"The restoration project involves the construction of oyster reef habitat in a number of Florida's Gulf Coast estuaries, including in Escambia Bay, East Bay, Choctawhatchee Bay, West Bay, North Bay, Apalachicola Bay, Oyster Bay, Suwannee Sound and Waccacassa Bay," according to the agriculture commission. "The project is designed to rejuvenate fishery habitat, enhance oyster production and facilitate recovery of damaged fisheries habitat."
Hurricane Ivan, as you may remember, hit the Florida-Alabama border with 135-mph winds and was the second-most powerful storm to make landfall in Florida last August-September.
No pain - now pass the butter
A new study by scientists in Norway has concluded that lobsters don't feel any pain when they're dunked in a pot of boiling water, according to the Associated Press.
The study was commissioned and funded by the Norwegian government as it determines whether creatures without backbones should be included in animal welfare legislation there. Its findings back up what Maine biologists and fishers have maintained for years.
As one scientist at the Maine Atlantic Salmon Commission put it, "It's a semantic thing: No brain, no pain."
The People for the Ethical Treatment of Animals has targeted lobster cooking within its Fish Empathy Project with bumper stickers that proclaim "Being Boiled Hurts. Let Lobsters Live," and regularly picket lobster festivals in the northeast.
Another critter worry
A new scientific argument has been made that those mechanical baby swings that entertain infants and briefly free parents' hands can trigger a dog to attack the child swinging due to the repetitive motion.
A forensic scientists postulated the theory, backed he said by at least five dog attacks on infants in the swings, three of them fatal.
"Think about dogs chasing cars or tennis balls," the doctor told the Associated Press. "They can't control their behavior: They just go."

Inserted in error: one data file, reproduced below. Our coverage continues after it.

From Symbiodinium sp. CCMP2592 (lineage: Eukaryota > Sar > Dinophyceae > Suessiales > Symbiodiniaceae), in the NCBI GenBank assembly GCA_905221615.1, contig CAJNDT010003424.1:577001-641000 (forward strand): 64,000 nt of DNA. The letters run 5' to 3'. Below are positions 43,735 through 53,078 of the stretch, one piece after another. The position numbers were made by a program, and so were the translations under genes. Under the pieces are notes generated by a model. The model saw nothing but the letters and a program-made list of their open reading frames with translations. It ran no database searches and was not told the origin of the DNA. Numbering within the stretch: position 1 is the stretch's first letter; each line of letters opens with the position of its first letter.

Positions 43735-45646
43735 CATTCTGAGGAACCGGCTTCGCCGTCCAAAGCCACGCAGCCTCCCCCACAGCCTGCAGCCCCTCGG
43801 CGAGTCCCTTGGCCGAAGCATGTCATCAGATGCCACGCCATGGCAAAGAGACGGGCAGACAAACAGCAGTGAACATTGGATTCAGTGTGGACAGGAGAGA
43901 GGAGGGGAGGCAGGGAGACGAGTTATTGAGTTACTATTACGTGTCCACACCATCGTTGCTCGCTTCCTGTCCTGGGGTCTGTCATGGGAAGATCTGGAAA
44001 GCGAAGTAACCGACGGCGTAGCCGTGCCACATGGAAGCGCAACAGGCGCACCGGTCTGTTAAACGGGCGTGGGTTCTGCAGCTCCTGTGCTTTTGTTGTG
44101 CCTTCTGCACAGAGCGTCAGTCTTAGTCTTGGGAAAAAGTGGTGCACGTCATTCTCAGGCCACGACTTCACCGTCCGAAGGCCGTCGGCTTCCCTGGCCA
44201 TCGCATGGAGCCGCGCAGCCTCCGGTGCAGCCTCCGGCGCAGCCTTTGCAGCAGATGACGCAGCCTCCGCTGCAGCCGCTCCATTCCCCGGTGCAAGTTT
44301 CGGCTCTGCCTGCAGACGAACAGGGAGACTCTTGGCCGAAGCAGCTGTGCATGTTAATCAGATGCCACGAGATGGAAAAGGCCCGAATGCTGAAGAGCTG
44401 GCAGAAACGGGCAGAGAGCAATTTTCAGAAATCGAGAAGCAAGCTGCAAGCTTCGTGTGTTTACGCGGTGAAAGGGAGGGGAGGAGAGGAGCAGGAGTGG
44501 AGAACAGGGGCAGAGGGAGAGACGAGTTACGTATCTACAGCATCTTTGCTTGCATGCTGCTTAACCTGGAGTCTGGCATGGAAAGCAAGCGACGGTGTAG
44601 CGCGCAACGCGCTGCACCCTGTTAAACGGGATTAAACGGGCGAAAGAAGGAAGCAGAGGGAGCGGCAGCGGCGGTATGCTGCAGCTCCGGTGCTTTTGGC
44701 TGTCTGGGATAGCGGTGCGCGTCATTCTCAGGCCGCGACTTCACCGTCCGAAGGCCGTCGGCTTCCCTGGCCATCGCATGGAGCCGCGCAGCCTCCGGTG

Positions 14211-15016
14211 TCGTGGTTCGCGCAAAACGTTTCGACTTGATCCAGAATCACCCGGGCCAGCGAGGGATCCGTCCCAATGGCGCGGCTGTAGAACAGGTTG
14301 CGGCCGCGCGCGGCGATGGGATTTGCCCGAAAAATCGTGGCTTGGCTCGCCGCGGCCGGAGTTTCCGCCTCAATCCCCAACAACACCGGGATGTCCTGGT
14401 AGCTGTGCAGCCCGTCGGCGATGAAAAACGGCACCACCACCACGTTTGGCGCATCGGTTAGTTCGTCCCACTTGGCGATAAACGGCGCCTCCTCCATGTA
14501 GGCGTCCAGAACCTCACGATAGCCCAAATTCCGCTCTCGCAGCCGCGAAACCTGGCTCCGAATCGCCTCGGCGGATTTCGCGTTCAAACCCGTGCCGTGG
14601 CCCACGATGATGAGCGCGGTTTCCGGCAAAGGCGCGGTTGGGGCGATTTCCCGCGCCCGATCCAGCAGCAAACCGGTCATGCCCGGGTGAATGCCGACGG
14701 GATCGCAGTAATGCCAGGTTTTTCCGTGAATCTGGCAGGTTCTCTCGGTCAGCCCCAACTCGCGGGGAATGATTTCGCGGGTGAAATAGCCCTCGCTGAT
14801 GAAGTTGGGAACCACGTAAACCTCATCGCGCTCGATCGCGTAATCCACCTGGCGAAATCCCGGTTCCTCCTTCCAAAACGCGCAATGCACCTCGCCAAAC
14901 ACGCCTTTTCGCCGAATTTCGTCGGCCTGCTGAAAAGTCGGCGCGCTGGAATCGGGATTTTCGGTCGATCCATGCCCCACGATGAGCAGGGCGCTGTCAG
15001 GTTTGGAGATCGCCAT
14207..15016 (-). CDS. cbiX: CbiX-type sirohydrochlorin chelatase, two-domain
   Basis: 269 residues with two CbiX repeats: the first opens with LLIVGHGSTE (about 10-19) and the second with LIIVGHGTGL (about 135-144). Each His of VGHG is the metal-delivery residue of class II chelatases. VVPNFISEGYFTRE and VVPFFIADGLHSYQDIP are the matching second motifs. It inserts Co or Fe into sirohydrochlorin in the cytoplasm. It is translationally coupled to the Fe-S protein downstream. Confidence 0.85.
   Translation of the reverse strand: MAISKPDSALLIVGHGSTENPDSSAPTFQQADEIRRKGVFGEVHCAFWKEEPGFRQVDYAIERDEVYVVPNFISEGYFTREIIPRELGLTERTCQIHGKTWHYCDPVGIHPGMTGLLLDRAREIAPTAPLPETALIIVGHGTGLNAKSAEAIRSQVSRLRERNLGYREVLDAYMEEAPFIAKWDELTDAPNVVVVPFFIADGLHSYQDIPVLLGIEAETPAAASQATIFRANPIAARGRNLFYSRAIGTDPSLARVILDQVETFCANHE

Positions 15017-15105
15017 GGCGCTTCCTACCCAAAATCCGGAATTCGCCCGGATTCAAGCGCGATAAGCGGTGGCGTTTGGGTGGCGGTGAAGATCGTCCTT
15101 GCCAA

True, several of the attacks were from pit bulls, not generally one of the more cuddly breeds, but almost all dog experts agree that it's not a good idea to leave a child unattended around a house pet.
Raccoon rabies vaccine air drops
Wildlife officials took to the air last week in an attempt to vaccinate raccoons north of Tampa Bay for rabies.
Airplanes and helicopters were used to drop 700,000 matchbook-size pellets of vaccine containing fish meal in six counties. The plan is for coons to sniff out the stuff, gobble it down and become immune to rabies.
The plan was first tried in Europe to get rid of rabies in foxes and it seemed to work well there. The Florida program costs about $750,000 a year, according to the Tampa Tribune.
The stuff is harmless to coons, dogs and other animals.
And on a lighter note
Here's an Internet funny among "things not to say to a police officer who pulls you over while driving."
- "I can't reach my license unless you hold my beer."
- "Sorry, officer, I didn't realize my radar detector wasn't plugged in."
- "Aren't you the guy from the Village People?"
- "Hey, you must've been doin' about 125 mph to keep up with me. Good job!"
- "Are you Andy or Barney?"
- "I thought you had to be in relatively good physical condition to be a police officer."
- "You're not gonna check the trunk, are you?"
- " I pay your salary!"
- "Gee, officer, that's terrific! The last officer only gave me a warning, too!"
- "Do you know why you pulled me over? OK, just so one of us does."
- "I was trying to keep up with traffic. Yes, I know there are no other cars around. That's how far ahead of me they are."
- "When the officer says 'Gee son, your eyes look red, have you been drinking?' you probably shouldn't respond with, 'Gee, officer your eyes look glazed - have you been eating doughnuts?"
Here's a quote from the late Dr. Hunter S. Thompson:
"I have spent half my life trying to get away from journalism, but I am still mired in it - a low trade and a habit worse than heroin, a strange seedy world full of misfits and drunkards and failures."